Fusing Dickens’ real-life story with his most famous creation sounds interesting in theory, until you figure out that Dickens’ story is kind of dull. OK, maybe dull is too negative, but seeing Charles’ family problems and using those to draw parallels does little from an emotional standpoint. Or maybe it’s the way the story flows between scenes, sometimes in a disjointed way that doesn’t appear to be intentional.

Playing the famous author is Dan Stevens. Stevens has no problem utilizing his natural charisma for a character that is rather dry despite every effort made by the script for him not to be. It’s a solid central performance, but doesn’t hold weight in the stocking like Christopher Plummer’s turn as Ebenezer Scrooge. Perfection ensues from the moment Plummer first appears as the miser, nailing every aspect from his physical appearance and disdain for niceties to his discovery of the true meaning of Christmas.

For those who want to see another side of the story that is The Christmas Carol that is more personal, The Man Who Invented Christmas is likely to be a interesting gift to unwrap. Others who rather just have Scrooge be the star would be best serve to catch one of the many adaptions that is not this one.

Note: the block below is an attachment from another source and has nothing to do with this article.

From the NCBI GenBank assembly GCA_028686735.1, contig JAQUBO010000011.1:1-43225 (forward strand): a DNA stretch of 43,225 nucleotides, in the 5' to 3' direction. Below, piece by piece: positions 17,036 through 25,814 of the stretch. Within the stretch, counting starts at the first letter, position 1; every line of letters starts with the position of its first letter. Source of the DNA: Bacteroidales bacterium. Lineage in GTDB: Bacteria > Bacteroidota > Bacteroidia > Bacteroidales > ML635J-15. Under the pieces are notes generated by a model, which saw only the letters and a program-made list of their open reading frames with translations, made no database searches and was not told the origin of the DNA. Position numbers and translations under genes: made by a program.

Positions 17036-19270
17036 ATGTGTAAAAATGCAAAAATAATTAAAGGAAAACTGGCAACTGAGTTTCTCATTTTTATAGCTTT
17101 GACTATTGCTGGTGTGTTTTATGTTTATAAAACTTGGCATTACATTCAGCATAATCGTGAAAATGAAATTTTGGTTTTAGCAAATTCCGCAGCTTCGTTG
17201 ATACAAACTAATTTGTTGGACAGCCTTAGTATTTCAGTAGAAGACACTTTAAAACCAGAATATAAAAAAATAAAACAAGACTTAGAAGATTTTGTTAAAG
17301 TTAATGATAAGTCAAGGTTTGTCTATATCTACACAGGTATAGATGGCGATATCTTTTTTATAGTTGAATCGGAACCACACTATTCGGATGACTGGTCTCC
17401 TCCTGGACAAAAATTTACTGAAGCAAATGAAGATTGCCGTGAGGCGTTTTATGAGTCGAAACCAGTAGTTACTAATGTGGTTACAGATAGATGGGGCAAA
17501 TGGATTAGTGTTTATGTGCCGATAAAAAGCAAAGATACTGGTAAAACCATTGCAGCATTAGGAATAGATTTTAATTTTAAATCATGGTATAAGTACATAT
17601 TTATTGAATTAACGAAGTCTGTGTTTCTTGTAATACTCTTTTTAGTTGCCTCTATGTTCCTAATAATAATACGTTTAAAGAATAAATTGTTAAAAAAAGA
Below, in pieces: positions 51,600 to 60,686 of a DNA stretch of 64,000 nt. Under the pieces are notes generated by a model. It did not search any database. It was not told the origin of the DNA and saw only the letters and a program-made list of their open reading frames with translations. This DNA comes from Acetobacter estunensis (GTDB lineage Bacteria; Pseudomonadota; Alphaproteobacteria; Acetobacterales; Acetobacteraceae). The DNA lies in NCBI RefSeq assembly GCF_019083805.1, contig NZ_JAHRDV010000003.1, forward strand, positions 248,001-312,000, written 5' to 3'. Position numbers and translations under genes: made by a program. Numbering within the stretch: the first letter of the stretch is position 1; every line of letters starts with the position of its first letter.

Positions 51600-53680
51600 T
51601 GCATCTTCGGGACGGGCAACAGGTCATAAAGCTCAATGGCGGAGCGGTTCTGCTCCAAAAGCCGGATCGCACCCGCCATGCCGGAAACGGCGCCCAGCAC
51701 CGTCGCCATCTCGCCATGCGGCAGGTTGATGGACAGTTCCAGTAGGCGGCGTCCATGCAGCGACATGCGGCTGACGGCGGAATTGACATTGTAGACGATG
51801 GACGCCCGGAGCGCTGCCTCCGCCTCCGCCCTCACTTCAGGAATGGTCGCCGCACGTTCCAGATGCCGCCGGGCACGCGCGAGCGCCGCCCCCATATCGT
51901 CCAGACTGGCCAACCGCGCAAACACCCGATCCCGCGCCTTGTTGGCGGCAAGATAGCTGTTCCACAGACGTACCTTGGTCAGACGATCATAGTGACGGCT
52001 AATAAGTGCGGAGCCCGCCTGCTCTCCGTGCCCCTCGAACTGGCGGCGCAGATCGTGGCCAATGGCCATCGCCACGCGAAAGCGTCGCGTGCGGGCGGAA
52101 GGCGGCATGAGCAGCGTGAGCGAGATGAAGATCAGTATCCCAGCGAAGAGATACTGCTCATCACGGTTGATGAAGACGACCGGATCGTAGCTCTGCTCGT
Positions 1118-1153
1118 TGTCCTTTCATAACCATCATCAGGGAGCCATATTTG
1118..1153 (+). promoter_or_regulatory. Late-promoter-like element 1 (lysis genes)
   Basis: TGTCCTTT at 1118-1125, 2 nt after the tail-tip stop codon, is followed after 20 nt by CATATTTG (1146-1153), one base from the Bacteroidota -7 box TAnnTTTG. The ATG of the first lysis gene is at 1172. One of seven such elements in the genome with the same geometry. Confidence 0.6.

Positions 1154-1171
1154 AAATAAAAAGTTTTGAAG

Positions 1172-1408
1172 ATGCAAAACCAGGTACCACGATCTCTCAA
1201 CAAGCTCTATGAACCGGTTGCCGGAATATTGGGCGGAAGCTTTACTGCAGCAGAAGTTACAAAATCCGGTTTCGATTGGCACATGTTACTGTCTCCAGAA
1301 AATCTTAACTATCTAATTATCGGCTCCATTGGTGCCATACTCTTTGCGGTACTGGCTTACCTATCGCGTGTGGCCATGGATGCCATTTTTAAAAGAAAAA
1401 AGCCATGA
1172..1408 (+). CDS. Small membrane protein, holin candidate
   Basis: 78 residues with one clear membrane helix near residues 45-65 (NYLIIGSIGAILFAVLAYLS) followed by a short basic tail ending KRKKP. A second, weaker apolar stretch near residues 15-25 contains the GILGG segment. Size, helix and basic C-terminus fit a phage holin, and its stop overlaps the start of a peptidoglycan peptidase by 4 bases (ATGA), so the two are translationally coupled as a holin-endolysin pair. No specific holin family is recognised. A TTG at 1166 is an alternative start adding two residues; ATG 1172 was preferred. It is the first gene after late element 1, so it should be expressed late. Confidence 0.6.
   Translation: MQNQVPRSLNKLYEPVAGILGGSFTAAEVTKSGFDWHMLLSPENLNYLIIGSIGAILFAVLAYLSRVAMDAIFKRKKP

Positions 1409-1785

C

Photo credits go to imdb.com, myvue.com, statecinema.com/au, and ourwindsor.ca.

For additional detailed thoughts on films both small and large, games, and the key moments that comprise each, check out ThatMomentIn.com

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Marshall: Movie Man Jackson

Justice isn’t guaranteed, it’s earned. Young Thurgood Marshall (Chadwick Boseman) makes his living fighting injustices. He’s a traveling lawman for the NAACP, defending people of color who have been wrongfully accused of crimes they never committed. His latest assignment brings him to Bridgeport, Connecticut to defend a Joseph Spell (Sterling K. Brown), a black chauffeur who’s been charged with the rape and attempted murder of his provider, Eleanor Strubing (Kate Hudson).